In May 2004, The Waccamaw Indian People of Conway, South Carolina received twenty acres of land in the tribe's ancestral homeland in the Dog Bluff community near Aynor in Horry County.
The new tribal grounds will house offices, ceremonial grounds, an activity and meeting center, a reconstructed tribal village, a museum, and a trading post.
Population – Waccamaw Indians
1600: 900 – an estimated number – probably included the Winyah and a few other small tribes
1715: 610 – six villages
History – Waccamaw Indians
Received ammunition from the Cheraw, who tried to enlist them to support the Yemassee and other tribes against the English in 1715.
Engaged in a brief war against the colonists in 1720. Accounts state that 60 Waccamaw men, women and children were killed or taken captive.
In 1755, Cherokee and Natchez raiders killed some Pee Dee and Waccamaw in white settlements. Many of the remaining Waccamaw may have merged with the Catawba soon thereafter.
Before the white man's arrival at Lake Waccamaw, it was inhabited by Indians. A place still called Indian Mounds is on the east shore and, on the site of one mound, it is said nothing will grow. From the "News Reporter", the following article appeared in March, 1909. A writer for the paper had an interview with Kinchen Council, Columbus County Historian of the day. Mr. Council said that the great Indian Chieftain, Osceola, Who so valiantly led the Seminoles of Florida in their war against the whites was born on Lake Waccamaw. He was born either in Columbus County, or his mother gave birth to him shortly after the U.S. had moved the Indians from this section to Georgia. Mr. Council's impression was that Osceola was a child at the time of removal. As history states, Osceola was a half - breed, his father being one of the leading men of that day in our county. So Osceola inherited the brain and valor of the white race, blended with the craft and strategy characteristic of the Indian. He was undeniably the greatest organizer and warrior that the prolonged struggle between the whites and aborigines produced. History concedes that, and the government has a heroic statue of Osceola on exhibition in the City of Washington. From History of Lake Waccamaw by Bobby Powell Parker and Susan Prescott Little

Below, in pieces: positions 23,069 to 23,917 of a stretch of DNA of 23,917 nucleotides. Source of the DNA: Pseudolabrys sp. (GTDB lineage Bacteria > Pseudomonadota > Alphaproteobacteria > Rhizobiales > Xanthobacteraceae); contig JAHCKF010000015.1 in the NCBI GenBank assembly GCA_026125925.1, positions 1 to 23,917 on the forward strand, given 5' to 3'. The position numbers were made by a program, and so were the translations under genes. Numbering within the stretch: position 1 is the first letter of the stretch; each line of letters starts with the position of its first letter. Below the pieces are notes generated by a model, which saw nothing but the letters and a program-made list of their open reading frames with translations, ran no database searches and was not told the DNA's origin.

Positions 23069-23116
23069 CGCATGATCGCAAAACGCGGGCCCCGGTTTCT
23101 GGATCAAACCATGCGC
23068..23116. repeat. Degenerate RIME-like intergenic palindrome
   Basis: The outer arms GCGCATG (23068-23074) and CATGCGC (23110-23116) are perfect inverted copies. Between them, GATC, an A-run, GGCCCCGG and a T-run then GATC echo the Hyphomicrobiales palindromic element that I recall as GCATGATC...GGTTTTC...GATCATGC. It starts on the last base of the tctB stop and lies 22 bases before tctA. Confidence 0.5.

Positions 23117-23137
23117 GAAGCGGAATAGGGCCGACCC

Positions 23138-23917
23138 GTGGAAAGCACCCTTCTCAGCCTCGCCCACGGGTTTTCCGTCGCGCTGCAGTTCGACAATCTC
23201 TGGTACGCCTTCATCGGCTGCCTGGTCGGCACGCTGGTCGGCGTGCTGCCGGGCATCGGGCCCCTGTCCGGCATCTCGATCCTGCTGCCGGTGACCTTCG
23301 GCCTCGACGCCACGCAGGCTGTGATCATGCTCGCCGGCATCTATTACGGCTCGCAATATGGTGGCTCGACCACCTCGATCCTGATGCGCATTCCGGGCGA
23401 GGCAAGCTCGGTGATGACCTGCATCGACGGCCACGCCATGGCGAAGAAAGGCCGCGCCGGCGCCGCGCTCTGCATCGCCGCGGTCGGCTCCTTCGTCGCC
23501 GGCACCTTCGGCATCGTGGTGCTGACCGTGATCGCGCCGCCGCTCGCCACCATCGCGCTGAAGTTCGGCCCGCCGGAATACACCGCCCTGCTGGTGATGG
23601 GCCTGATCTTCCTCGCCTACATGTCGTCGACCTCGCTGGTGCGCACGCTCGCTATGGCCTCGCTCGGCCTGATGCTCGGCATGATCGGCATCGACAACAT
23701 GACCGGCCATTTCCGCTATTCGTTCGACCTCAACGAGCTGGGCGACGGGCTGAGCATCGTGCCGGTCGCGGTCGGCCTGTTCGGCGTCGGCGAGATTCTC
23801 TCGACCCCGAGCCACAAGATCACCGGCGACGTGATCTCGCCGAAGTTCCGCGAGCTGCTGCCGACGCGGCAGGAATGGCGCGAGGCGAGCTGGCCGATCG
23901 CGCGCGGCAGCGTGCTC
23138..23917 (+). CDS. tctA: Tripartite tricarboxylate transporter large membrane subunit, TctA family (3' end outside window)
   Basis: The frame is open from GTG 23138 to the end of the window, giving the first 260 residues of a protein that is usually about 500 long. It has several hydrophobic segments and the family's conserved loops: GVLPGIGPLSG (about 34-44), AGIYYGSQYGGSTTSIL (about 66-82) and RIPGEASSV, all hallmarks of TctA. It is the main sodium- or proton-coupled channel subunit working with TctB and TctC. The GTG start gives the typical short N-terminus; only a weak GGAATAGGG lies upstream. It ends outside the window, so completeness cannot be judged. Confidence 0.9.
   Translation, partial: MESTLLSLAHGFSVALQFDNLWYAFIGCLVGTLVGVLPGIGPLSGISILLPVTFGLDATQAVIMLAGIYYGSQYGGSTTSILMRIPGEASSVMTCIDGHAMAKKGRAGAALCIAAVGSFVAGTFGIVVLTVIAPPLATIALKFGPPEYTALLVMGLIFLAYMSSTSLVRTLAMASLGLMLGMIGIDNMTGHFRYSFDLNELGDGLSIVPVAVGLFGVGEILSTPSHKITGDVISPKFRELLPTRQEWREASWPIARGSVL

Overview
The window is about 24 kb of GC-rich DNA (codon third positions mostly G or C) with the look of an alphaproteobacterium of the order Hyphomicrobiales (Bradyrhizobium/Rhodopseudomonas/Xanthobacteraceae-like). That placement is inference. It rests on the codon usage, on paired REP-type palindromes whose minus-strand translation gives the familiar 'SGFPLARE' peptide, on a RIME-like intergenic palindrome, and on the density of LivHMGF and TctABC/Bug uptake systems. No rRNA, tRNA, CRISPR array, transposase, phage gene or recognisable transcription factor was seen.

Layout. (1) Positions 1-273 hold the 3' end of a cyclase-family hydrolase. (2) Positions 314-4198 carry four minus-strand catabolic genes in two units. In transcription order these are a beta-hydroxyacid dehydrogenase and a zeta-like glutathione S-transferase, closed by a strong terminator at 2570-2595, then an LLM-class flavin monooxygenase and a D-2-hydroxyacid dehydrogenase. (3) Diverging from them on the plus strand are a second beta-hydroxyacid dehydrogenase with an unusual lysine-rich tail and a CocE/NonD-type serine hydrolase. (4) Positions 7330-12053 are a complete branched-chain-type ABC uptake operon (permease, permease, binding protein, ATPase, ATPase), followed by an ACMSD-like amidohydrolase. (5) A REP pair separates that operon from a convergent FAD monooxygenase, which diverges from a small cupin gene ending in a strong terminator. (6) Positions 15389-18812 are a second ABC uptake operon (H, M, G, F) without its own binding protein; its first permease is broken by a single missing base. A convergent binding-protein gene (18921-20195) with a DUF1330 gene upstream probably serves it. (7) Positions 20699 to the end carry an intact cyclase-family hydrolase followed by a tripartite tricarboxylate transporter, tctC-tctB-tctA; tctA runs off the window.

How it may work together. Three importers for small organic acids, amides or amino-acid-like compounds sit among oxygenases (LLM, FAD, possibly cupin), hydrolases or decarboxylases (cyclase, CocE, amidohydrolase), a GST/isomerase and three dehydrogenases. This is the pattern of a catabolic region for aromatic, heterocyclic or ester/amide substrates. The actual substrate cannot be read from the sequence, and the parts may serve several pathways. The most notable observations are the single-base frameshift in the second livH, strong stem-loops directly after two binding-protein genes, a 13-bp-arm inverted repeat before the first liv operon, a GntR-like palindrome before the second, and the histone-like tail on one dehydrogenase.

Dwellings – Waccamaw Indians
Food – Waccamaw Indians
Farming: Both private and communal gardens. Everyone worked in the community garden, including the chiefs, who were seen planting and gathering the crops along with their tribe. Crops included corn, pumpkins, kidney beans, lima beans, squash, melons, gourds, and tobacco.
Fowl: chickens, ducks, geese
The Waccamaw were adept at the domestication of animals, including deer. They manufactured cheese from does' milk. Additionally, they kept a variety of chickens, ducks, geese, and other domestic fowl. There were gardens to tend, both . Everyone worked in the community garden, including the chiefs, who were seen planting and gathering the crops along with their tribe. Among their crops were corn, pumpkins, kidney beans, lima beans, squash, melons, gourds and tobacco.
Waccamaw Siouan Unofficial Site - This site houses information for the Waccamaw Siouan tribe of Native Americans which are typically located in the Lake Waccamaw area of Columbus County and Bladen County, south east North Carolina.